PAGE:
Every one of them is different

Sky News is currently streaming an overview of British farming (https://news.sky.com/story/it-keeps-me-awake-at-night-can-british-farming-survive-13132220) which raises a number of questions that have been dodged for years and are coming home to roost with a certain inevitability. They are as predictable as ever, as intractable as ever and demand answers as urgently as ever. The only certainty is that the farming sector faces a crisis which has been ignored for years and will no longer wait in an orderly queue.

The first thing that needs to be made clear at the outset is that there is no such creature as an average farmer. The Sky presentation is very careful to choose visually tame representatives of a sector that  is universally misunderstood. Sky’s lead journalist on this reporting, the west of England and Wales correspondent Dan Whitehead, would doubtless agree that despite the rapidly falling numbers of farmers in Britain, there is no such creature as an “average” farmer anywhere in the world.

The industrial world develops and markets a range of specialist vehicles and technology for a sector that has as many solutions for its many technical challenges as it has practitioners. The general public, in Britain and further afield, has no problem synthesising a stereotype notion of a nonexistent rural world. In the process, any suggestion of  a viable business model  runs counter current to the town dweller’s vision of a rural idyll.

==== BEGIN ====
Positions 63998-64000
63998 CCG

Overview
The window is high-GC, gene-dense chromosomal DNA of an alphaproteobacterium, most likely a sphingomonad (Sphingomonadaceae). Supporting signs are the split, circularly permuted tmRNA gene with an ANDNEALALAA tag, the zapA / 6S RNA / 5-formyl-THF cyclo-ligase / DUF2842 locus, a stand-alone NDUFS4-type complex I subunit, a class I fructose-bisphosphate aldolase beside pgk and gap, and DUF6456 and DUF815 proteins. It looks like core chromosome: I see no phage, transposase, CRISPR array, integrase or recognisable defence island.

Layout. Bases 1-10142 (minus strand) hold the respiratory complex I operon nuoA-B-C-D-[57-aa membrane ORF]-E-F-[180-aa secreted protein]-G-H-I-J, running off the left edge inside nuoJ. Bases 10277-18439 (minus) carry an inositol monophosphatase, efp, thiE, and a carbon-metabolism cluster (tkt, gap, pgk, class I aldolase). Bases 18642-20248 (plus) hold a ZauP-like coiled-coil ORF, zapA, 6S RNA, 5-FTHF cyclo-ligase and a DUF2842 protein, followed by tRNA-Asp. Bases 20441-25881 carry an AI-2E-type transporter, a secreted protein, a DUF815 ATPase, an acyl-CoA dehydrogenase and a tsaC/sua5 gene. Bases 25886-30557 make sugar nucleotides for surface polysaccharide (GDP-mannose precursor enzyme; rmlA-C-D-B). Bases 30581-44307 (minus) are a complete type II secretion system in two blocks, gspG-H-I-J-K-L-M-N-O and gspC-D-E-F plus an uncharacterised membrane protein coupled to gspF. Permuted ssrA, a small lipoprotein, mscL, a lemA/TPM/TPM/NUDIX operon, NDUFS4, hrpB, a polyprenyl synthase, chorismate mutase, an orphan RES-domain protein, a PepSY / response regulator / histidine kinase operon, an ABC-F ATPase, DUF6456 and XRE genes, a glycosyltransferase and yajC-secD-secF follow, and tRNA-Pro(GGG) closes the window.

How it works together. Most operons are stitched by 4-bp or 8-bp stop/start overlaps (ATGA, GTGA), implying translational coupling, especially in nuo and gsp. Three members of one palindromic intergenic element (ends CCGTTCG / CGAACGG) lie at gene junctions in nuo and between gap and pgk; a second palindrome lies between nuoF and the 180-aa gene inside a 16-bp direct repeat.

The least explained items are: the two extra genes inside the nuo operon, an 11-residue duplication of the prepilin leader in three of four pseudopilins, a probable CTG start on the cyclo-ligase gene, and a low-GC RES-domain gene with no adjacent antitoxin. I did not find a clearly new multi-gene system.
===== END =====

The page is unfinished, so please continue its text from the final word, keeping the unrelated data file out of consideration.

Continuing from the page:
It would not be productive to imagine that rural businesses are complementary to industrial or urban economic structures. Nor can the transport and distribution networks that link urban consumers to an imagined rural hinterland ever ensure that each business gets what it needs in a timely manner.

A frequent town dweller’s  notion of a farm is more like a zoo than a production unit. Go back a century or so to George Orwell’s Animal Farm and you encounter a group of anthropocentric livestock: hens, pigs, cattle and heavy horses. Truth to tell, if it ever existed, this diverse community of livestock was a casualty of the first world war. The two million British equine casualties had a greater impact on warfare and industry than the loss of several millions of military personnel or civilians killed in air raids elsewhere. British army officers were required to supply a horse’s  front hoof when reporting an equine casualty, whereas they did not need to furnish any such grisly evidence for human casualties among their ranks.